Nueva Canción Chilena

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The Nueva Canción Chilena or "New Chilean Song” was a movement and genre of Chilean traditional and folk music incorporating strong political and social themes. The movement was to spread throughout Latin America during the 1960s and 1970s, in what is called "Nueva canción" sparking a renewal in traditional folk music and playing a key role in political movements in the region.

The foundations of the Chilean New Song were laid through the efforts of Violeta Parra to revive over 3,000 Chilean songs, recipes, traditions, and proverbs,[1] and it eventually aligned with the 1970 presidential campaign of Salvador Allende, incorporating the songs of Víctor Jara, Inti-Illimani and Quilapayun among others.

Other key proponents of the movement include Patricio Manns, Rolando Alarcón, Payo Grondona, Patricio Castillo, Homero Caro, and Kiko Álvarez, as well as non-Chilean musicians, such as César Isella and Atahualpa Yupanqui from Argentina and Paco Ibañéz of Spain.

History[edit]

The Chilean New Song movement was spurred by a renewed interest in Chilean traditional music and folklore in the late 1950s and early 1960s. Folk singers such as Violeta Parra and Víctor Jara traversed the regions of Chile both collecting traditional melodies and songs and seeking inspiration to create songs with social themes. These songs diverged from songs known in the cities at the time, which were often stylized interpretations of central Chilean folk music that emphasized patriotism and idyllic representations of country life; in contrast, the New Song sought to give a voice to Chile’s rural peoples, its working class, and their realities.[2][3] Early musicians in the movement often used folk instruments such as the quena (Andean flute) or zampoñas (pan-pipes).[4] This phase of the Chilean New Song has been referred to as the “discovery and protest” phase.[5]

Violeta Parra in particular played a key role in this phase of the New Song as she was committed to reviving Chilean traditional songs and bringing a voice to the Chilean poor. In the 1960s, Parra founded La Peña de Los Parra in Santiago alongside her son Ángel Parra, also a key figure in the movement, and this became a meeting place for musicians of the New Song. Parra’s impact on the movement is widely acknowledged.[6] In 1981, Cuban singer Silvio Rodríguez remarked that her influence on the Latin American New Song movement cannot be understated: “Violeta is fundamental. Nothing would have been as it is had it not been for Violeta”.[7]

Rejection of foreign influence on Chilean culture, particularly US culture, further stimulated the movement as it sought to create a sense of Chilean national identity.[8] At the inaugural Festival de la Nueva Canción Chilena (Festival of the Chilean New Song) in 1969 in Santiago - the first time the movement was so named - Universidad Catolica rector Fernando Castillo said:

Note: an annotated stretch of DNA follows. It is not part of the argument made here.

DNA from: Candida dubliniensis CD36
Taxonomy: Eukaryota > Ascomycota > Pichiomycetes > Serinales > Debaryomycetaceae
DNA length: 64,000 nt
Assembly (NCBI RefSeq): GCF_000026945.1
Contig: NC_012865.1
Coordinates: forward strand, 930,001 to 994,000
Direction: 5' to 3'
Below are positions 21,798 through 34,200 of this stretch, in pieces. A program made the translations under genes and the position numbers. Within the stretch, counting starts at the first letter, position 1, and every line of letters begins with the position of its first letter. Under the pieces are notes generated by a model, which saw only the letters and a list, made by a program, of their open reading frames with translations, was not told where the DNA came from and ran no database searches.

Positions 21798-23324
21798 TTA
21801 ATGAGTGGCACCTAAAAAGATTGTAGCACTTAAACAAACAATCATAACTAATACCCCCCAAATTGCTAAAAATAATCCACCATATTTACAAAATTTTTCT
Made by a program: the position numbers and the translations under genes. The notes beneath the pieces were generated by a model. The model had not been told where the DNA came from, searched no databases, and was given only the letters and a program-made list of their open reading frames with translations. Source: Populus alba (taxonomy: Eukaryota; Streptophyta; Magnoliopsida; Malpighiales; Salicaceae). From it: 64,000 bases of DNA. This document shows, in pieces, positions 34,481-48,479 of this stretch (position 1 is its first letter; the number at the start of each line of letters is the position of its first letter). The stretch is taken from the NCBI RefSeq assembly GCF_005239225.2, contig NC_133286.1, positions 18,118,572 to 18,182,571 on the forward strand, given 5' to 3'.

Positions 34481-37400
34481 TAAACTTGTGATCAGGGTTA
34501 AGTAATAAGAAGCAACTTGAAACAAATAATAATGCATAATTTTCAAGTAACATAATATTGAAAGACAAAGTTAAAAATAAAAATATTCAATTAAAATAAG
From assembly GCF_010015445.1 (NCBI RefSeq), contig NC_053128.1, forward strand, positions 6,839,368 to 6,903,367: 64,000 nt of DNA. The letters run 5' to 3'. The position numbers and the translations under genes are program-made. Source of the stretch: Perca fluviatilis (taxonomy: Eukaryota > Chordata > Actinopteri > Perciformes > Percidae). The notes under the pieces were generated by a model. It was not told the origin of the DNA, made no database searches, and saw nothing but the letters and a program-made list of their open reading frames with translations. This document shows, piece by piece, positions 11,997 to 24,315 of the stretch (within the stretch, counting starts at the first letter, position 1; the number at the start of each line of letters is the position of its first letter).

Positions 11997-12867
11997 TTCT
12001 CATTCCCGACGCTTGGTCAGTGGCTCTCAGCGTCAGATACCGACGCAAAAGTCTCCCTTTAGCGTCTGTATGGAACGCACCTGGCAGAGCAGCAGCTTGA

“Perhaps popular song is the art that best defines a community. But lately in our country we are experiencing a reality that is not ours… Our purpose here today is to search for an expression that describes our reality…[9] How many foreign singers come here and get us all stirred up, only to leave us emptier than ever when they leave? And isn’t it true that our radio and television programs seldom encourage the creativity of our artists… ? Let our fundamental concern be that our own art be deeply rooted in the Chilean spirit so that when we sing - be it badly or well - we express genuine happiness and pain, happiness and pain that are our own.”

The Chilean New Song also developed amidst a background of social upheaval taking place throughout Latin America. The Cuban Revolution and the Vietnam War provided inspiration for a growing number of musicians who aligned themselves politically with the socialist struggle. Examples of this include Víctor Jara's Zamba del Che in homage to Che Guevara and Rolando Alarcón's Por Cuba y Por Vietnam.[10] Following Violeta Parra’s death in 1967, Víctor Jara became one of the leading figures of the movement.

In Chile, the New Song came to actively support the presidential campaign of Salvador Allende. Folk singers of the movement wrote songs in support of Allende’s Popular Unity coalition, playing at political rallies and becoming cultural beacons of the left.[11]

The campaign hymn for Popular Unity, "Venceremos" (“we shall succeed”), written by Claudio Iturra and Sergio Ortega and performed by the band Inti-Illimani, contained lyrics urging the Chilean people to unite behind Allende's. Another key song in the movement, El pueblo unido jamas sera vencido (“the people united will never be defeated”), written by Quilapayún and Sergio Ortega, was also originally composed in support of Allende’s electoral campaign and went on to become an internationally recognised song of protest.

The election of Salvador Allende as Chilean president in 1970 heralded a new phase for the New Song movement and themes became less tied to a particular political cause.,[12][13] In one of his final songs, Manifesto, Víctor Jara sung of the essence of the New Song: